Volume 11, Number 4—April 2005
Patient Contact Recall after SARS Exposure
We reinterviewed healthcare workers who had been exposed to a patient with severe acute respiratory syndrome (SARS) in an intensive care unit to evaluate the effect of time on recall reliability and willingness to report contact activities and infection control precautions. Healthcare workers reliably recalled events 6 months after exposure.
Severe acute respiratory syndrome (SARS) quickly spread within hospitals after it was first identified in Toronto, Canada, in March 2003. Healthcare workers who cared for severely ill patients with SARS were at high risk of acquiring an infection (1).
Risk factors associated with SARS transmission have been assessed by using retrospective data from medical chart reviews and healthcare worker interviews (2–4). Infection control practitioners routinely use this method to determine the degree of exposure to communicable diseases in hospitals, but its reliability and validity are unknown. To better understand the impact of time on recall reliability and healthcare workers’ willingness to report infection control breaches, we reinterviewed a cohort of healthcare workers who had been exposed to a patient with SARS and who had previously been studied (3).
During the first Toronto SARS outbreak in March 2003, 69 healthcare workers at risk for SARS were interviewed a median of 1.2 months (range 1 to 1.5 months) after exposure (3). Five months (range 4.8 to 5.3 months) after participating in this initial study, 30 of these healthcare workers were asked to participate in another study. These workers were eligible for participation in this second investigation because they had entered the index patient’s room from 24 hours before intubation to 4 hours after intubation. Both investigations involved telephone or face-to-face interviews to determine the amount of time the worker had spent in contact with the patient, the activities that had occurred while the worker was in the patient’s room, and the personal protective equipment used by the worker. The second questionnaire was more detailed than the first but contained a substantial number of questions that were identical to those in the first questionnaire.
Responses to identical questions in the initial and follow-up interviews were compared and expressed as proportions. Responses obtained during the initial interview were considered the reference standard for comparison with follow-up interview responses. Agreement between the initial and follow-up responses was quantified by using the kappa statistic and confidence intervals. The kappa statistic (κ) is a commonly used measurement of agreement or repeatability in epidemiologic studies. Kappa values from 0.20 to 0.39 indicated fair agreement, values from 0.40 to 0.59 indicated moderate agreement, values from 0.60 to 0.79 indicated good agreement, and values >0.80 indicated excellent agreement (5).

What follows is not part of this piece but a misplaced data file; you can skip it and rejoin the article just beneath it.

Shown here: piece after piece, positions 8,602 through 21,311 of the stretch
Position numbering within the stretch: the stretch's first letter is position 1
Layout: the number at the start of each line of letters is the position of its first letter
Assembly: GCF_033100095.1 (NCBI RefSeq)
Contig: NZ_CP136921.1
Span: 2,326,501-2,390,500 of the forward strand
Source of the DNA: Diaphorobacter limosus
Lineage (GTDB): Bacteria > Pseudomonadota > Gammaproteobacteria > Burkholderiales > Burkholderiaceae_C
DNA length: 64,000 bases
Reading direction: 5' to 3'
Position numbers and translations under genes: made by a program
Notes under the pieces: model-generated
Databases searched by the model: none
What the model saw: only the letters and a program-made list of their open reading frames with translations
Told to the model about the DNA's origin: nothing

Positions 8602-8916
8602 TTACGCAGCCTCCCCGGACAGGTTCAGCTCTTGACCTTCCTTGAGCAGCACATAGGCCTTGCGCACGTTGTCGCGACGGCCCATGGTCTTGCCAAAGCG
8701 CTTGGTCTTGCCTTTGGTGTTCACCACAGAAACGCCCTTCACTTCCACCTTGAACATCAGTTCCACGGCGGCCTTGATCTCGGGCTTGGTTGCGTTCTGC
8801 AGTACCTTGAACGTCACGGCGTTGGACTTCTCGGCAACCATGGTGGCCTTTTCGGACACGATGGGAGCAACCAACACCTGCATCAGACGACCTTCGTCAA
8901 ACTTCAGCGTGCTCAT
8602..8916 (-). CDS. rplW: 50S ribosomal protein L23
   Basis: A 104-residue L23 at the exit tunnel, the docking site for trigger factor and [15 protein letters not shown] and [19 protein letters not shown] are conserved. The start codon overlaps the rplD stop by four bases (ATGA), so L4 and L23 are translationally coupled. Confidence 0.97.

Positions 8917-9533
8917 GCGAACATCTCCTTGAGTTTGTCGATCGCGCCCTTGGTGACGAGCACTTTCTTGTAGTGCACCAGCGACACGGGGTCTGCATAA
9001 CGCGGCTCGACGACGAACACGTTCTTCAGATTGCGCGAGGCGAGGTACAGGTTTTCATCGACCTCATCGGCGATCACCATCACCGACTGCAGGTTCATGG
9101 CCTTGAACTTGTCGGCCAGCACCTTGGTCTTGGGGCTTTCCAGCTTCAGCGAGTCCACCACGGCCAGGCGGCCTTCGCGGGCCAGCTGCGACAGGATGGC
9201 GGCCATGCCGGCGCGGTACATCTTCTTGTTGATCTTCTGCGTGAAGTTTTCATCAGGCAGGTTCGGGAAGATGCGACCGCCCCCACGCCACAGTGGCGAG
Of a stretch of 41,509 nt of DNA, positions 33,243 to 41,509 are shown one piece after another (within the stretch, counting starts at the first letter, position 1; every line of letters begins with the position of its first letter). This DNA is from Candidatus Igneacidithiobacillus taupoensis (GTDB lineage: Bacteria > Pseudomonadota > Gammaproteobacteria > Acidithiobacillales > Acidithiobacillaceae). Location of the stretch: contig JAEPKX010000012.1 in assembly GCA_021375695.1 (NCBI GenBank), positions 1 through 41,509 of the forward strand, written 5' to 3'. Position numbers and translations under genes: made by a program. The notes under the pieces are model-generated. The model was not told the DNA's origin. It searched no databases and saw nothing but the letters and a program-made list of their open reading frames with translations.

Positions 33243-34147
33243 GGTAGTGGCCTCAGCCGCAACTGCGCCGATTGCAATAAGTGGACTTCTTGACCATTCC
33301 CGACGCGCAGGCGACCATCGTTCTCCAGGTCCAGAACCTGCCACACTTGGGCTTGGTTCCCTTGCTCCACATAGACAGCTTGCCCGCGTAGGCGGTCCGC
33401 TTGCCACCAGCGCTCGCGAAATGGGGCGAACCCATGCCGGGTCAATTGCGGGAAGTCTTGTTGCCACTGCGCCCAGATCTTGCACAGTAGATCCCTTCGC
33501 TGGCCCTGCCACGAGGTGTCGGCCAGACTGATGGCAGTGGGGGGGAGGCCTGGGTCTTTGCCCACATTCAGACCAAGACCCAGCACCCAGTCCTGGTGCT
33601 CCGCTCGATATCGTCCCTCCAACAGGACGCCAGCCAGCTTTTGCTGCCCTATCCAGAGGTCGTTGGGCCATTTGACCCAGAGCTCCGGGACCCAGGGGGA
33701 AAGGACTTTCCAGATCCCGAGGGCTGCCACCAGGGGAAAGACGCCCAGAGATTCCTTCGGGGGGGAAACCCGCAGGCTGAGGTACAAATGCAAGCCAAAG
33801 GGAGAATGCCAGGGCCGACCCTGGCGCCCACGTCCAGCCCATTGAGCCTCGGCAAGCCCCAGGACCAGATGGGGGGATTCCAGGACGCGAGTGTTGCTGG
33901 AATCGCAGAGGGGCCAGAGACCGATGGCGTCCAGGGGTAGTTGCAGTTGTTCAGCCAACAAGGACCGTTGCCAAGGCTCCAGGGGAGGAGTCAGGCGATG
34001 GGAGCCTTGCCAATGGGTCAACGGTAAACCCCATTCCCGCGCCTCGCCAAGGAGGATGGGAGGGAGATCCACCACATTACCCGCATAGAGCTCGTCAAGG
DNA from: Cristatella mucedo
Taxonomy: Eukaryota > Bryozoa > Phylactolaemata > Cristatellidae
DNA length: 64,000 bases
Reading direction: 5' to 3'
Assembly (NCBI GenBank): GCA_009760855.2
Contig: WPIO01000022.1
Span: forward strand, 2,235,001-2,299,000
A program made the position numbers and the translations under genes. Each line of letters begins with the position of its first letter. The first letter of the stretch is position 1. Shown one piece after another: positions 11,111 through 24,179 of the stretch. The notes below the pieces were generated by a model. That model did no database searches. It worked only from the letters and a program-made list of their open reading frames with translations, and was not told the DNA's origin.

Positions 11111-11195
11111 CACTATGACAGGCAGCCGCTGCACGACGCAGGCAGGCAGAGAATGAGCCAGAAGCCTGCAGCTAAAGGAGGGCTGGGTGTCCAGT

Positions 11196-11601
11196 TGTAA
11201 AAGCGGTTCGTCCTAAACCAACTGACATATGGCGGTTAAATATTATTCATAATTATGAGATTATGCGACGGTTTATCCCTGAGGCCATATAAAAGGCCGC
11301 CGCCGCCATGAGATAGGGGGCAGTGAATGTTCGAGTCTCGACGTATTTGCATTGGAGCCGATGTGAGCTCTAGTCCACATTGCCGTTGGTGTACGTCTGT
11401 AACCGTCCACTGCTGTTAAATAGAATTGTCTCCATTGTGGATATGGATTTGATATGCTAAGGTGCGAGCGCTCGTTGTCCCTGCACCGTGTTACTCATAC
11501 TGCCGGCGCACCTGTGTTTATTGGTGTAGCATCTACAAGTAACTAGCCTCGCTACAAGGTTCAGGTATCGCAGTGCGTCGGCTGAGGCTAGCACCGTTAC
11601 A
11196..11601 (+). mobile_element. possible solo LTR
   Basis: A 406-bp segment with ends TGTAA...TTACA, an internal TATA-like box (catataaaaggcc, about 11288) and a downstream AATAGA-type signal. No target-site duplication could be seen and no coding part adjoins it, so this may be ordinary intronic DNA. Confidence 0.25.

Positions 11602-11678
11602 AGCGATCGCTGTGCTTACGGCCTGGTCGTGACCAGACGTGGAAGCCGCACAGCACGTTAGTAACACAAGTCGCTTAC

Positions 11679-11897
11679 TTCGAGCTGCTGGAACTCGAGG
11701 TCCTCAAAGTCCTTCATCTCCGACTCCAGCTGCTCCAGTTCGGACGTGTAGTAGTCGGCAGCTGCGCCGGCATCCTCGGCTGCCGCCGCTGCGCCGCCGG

Twenty-seven of the 30 eligible healthcare workers agreed to the second interview (Table 1). The proportion of healthcare workers who reported the same exposure in the follow-up interview as during the initial interview was >80% for most respiratory and airway management activities and >90% for procedures such as vascular catheter insertion. However, the proportion of similar responses was lower for routine patient care activities such as bedding change (67%) and nebulizer treatments (70%) (Table 2).
Agreement between initial and follow-up responses was high for most respiratory and airway management activities, including suctioning after intubation (κ = 0.63), manipulation of oxygen face mask or tubing (κ = 0.70), manual ventilation (κ = 0.63), and mechanical ventilation (κ = 0.70). Agreement was fair to moderate for the following respiratory procedures: intubation (κ = 0.46), suctioning before intubation (κ = 0.34), and patient coughing while the healthcare worker was in the room (κ = 0.38). Agreement was high for routine patient care activities, including emptying urinary catheter collection bag or collecting urine sample (κ = 0.63), bathing the patient (κ = 0.87), and performing oral care or obtaining nasal swabs (κ = 0.71). Agreement was also high for inserting an arterial line (κ = 0.75) and for cleaning the patient’s room (κ = 0.65).
Healthcare workers were asked during both interviews to estimate whether they had spent >10 minutes, >30 minutes, or >4 hours in the patient’s room. Twenty-two (88%) of the 25 healthcare workers that participated in both interviews provided the same estimates of exposure duration. Two healthcare workers overestimated and 1 underestimated the time spent in the patient’s room. Kappa values (κ = 0.52) did not vary according to the duration of exposure.